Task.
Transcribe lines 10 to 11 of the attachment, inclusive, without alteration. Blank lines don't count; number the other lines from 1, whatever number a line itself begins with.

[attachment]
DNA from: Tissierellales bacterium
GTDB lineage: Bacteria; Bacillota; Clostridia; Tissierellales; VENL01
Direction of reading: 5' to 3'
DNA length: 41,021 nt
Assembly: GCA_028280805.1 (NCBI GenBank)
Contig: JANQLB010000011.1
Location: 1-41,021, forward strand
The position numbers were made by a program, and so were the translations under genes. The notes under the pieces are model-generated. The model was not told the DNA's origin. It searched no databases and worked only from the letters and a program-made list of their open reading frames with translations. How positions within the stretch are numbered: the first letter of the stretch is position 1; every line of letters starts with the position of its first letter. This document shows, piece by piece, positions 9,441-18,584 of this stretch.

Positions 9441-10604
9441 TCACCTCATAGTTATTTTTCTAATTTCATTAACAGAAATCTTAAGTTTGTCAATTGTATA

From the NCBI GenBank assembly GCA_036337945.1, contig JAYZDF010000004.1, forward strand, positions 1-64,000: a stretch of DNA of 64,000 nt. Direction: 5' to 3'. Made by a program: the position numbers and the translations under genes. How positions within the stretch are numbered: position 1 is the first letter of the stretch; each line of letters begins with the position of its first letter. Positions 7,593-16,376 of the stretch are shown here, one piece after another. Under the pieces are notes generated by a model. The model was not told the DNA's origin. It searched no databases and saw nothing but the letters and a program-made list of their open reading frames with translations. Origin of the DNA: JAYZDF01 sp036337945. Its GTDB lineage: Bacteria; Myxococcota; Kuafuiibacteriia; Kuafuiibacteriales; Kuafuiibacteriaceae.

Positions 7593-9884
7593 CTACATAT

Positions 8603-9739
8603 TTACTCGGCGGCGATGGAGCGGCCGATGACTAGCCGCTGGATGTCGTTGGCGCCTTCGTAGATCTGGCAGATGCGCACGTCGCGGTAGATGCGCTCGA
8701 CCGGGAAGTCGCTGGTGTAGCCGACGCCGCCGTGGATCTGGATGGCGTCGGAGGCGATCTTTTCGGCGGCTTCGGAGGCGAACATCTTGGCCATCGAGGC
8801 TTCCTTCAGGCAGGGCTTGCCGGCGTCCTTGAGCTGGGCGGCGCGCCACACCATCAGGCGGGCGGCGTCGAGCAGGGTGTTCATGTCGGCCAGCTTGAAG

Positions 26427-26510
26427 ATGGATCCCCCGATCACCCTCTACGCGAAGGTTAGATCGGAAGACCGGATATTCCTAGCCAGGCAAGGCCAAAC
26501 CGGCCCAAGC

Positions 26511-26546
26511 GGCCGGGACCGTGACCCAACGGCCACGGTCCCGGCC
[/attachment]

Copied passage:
9441 TCACCTCATAGTTATTTTTCTAATTTCATTAACAGAAATCTTAAGTTTGTCAATTGTATA

From the NCBI GenBank assembly GCA_036337945.1, contig JAYZDF010000004.1, forward strand, positions 1-64,000: a stretch of DNA of 64,000 nt. Direction: 5' to 3'. Made by a program: the position numbers and the translations under genes. How positions within the stretch are numbered: position 1 is the first letter of the stretch; each line of letters begins with the position of its first letter. Positions 7,593-16,376 of the stretch are shown here, one piece after another. Under the pieces are notes generated by a model. The model was not told the DNA's origin. It searched no databases and saw nothing but the letters and a program-made list of their open reading frames with translations. Origin of the DNA: JAYZDF01 sp036337945. Its GTDB lineage: Bacteria; Myxococcota; Kuafuiibacteriia; Kuafuiibacteriales; Kuafuiibacteriaceae.